I’ve had a bad headache for the past few months. They tend to come on at the end of the day, but the pain lingers for up to a week. I am nearsighted and wear glasses most days. I recently moved offices to a space where it’s airy and stuffy, but could the headache be caused by something serious?

Headaches are very common and are rarely a sign of anything serious. That said, it’s always important to look out for other symptoms associated with a headache.

If a headache comes on at the end of the day – after a full day at the office – it may indicate that the problem is related to the environment. Another sign of this is if headaches don’t appear on weekends or holidays.

Write to Dr. Ellie

Have a question for Dr. Ellie Cannon? Email DrEllie@mailonsunday.co.uk

Dr. Cannon cannot respond to personal correspondence and her responses should be viewed in a general context.

There are ways to reduce eye strain, such as taking frequent screen breaks and wearing special lenses.

It is not uncommon for people to experience certain symptoms when they are in a certain place, but not elsewhere. Experts call this phenomenon “sick building syndrome.” A combination of lack of ventilation, uncomfortable temperatures and stress would be the reason.

It is especially common in open office spaces with poor ventilation, bright light and a lot of dust. This type of health issue is your employer’s responsibility – and you should speak to a manager about it.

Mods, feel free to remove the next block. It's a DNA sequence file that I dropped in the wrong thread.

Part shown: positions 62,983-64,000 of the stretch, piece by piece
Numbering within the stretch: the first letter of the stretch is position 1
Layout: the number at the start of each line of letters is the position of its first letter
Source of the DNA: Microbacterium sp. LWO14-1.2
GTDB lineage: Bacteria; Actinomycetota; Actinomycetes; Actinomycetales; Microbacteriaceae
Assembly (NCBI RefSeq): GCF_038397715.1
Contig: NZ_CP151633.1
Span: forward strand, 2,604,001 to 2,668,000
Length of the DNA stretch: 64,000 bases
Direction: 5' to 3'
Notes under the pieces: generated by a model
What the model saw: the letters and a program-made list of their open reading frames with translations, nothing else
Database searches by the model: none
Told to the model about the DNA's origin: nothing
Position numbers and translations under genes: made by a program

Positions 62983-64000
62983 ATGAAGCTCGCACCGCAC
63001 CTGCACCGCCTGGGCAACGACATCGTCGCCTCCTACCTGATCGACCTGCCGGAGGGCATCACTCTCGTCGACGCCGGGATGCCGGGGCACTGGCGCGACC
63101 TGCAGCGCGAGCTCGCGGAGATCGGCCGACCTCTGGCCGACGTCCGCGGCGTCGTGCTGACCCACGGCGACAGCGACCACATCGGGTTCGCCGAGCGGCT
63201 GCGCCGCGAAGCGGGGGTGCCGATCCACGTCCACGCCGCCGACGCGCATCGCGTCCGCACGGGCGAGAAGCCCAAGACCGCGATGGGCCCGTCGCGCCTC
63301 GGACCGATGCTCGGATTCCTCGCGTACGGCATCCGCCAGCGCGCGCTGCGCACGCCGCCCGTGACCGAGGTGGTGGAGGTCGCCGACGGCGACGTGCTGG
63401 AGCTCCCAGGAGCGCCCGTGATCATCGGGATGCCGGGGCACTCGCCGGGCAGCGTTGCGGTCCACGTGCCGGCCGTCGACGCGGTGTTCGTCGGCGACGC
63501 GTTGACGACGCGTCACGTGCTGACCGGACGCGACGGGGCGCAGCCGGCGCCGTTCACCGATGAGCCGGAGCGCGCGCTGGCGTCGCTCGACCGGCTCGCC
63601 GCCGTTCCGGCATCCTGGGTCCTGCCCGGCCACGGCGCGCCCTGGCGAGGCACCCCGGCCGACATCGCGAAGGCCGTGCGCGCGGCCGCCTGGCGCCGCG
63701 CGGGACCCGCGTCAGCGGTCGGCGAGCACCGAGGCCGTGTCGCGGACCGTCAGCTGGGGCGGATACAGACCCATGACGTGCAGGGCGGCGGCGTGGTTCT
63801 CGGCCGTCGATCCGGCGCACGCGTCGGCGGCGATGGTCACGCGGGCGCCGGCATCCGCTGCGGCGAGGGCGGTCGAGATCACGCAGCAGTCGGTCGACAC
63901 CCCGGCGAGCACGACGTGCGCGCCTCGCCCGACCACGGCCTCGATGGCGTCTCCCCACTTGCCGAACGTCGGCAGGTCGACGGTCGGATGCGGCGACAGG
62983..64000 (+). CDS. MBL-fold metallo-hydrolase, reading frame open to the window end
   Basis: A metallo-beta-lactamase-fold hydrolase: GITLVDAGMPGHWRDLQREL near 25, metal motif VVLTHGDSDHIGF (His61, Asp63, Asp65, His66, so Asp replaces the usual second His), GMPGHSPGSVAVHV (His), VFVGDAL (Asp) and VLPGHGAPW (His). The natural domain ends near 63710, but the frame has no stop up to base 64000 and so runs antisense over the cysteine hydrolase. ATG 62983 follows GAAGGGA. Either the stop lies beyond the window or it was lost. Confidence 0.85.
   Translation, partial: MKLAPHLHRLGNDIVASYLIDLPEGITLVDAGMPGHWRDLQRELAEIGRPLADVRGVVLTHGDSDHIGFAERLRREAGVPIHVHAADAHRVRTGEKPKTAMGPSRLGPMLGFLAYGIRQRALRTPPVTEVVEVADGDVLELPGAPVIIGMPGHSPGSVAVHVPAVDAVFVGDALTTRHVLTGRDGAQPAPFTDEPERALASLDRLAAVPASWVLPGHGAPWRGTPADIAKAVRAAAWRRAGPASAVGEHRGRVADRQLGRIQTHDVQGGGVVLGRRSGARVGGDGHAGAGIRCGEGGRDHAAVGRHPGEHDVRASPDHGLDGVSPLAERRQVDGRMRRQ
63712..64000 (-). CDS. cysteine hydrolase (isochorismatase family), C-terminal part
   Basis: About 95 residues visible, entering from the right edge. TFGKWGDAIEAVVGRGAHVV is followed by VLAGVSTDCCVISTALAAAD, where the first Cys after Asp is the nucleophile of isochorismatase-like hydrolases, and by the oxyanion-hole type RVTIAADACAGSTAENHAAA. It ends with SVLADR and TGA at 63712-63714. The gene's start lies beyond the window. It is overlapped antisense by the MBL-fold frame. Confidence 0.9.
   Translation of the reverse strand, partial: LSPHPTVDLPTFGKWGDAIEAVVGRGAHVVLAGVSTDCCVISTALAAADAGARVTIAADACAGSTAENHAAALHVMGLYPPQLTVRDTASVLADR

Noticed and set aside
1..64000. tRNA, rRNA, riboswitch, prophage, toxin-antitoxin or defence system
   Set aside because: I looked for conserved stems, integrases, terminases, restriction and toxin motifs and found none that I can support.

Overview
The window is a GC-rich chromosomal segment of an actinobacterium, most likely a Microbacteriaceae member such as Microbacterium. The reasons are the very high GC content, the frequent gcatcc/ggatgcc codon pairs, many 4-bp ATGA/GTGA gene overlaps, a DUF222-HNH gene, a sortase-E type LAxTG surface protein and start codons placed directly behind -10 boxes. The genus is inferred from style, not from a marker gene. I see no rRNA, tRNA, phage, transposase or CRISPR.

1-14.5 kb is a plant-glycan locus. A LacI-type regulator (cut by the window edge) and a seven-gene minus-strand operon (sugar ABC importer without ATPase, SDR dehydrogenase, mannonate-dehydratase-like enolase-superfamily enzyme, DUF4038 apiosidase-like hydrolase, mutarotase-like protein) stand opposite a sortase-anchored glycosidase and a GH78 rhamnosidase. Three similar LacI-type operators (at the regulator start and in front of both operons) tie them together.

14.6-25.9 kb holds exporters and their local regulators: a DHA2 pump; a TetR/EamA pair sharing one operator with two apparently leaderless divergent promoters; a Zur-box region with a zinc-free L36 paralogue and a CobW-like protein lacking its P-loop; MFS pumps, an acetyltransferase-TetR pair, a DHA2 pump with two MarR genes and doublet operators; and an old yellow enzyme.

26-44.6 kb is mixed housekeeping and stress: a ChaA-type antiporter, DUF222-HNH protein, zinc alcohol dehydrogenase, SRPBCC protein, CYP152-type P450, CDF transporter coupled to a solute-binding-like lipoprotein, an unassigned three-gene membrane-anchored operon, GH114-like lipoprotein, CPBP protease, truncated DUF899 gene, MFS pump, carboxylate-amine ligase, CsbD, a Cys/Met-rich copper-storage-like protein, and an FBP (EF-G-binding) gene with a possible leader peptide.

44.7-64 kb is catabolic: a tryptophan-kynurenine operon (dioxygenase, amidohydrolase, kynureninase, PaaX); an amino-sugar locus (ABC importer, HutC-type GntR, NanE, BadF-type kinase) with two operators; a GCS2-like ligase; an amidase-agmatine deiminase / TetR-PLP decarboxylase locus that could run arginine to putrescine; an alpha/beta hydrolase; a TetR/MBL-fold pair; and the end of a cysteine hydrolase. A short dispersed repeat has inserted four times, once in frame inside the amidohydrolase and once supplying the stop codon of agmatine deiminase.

Sick Building Syndrome is usually associated with tension headaches, which feel like a constant ache on both sides, and can be contracted by anyone who is stressed, dehydrated, eats irregularly, or has poor posture when sitting at a desk.

The Archbishop’s honesty about depression is a blessing

Archbishop of Canterbury Justin Welby at the service at Canterbury Cathedral on Thursday

Archbishop of Canterbury Justin Welby at the service at Canterbury Cathedral on Thursday

In a Good Friday sermon, the Archbishop of Canterbury, Justin Welby, pictured above, spoke about his mental health and revealed that taking anti-depressants helps him feel ‘like an average person’.

Referring to the sourpuss ass in AA Milne’s Winnie-The-Pooh, he added that the pills “give me back the status of Eeyore from something far worse.”

I know from speaking publicly about my own use of antidepressants—which I take for anxiety—that people are surprised that doctors are faced with such normal problems. Likewise, some might assume that an archbishop is immune to these daily challenges. Of course we are not.

Some people say that no one needs to take antidepressants and that such mental illnesses can be addressed with life improvements. But thankfully, a confession like that of the Archbishop – from one so adept at prayer and philosophy and whose life is devoted to higher forms of thought – shatters that illusion.

Do bowel tests… and stay alert

Last month I wrote about the importance of colon cancer screening and reminded all of you to get your tests if you had one.

I was prompted to do this after reading that a third of people have no qualms about it. The tests are sent to 56 to 74 year olds every two years in England, but readers have written stories of loved ones who were diagnosed with bowel cancer despite a negative test.

While the tests are very accurate, they are not 100 percent foolproof. Screening is only one part of detecting colon cancer early. The other monitors changes in bowel movements and seeks help if something is wrong.

If there is blood in the toilet, bloating, or a change in toilet activity, see your doctor. Don’t assume everything is fine after a negative screening test.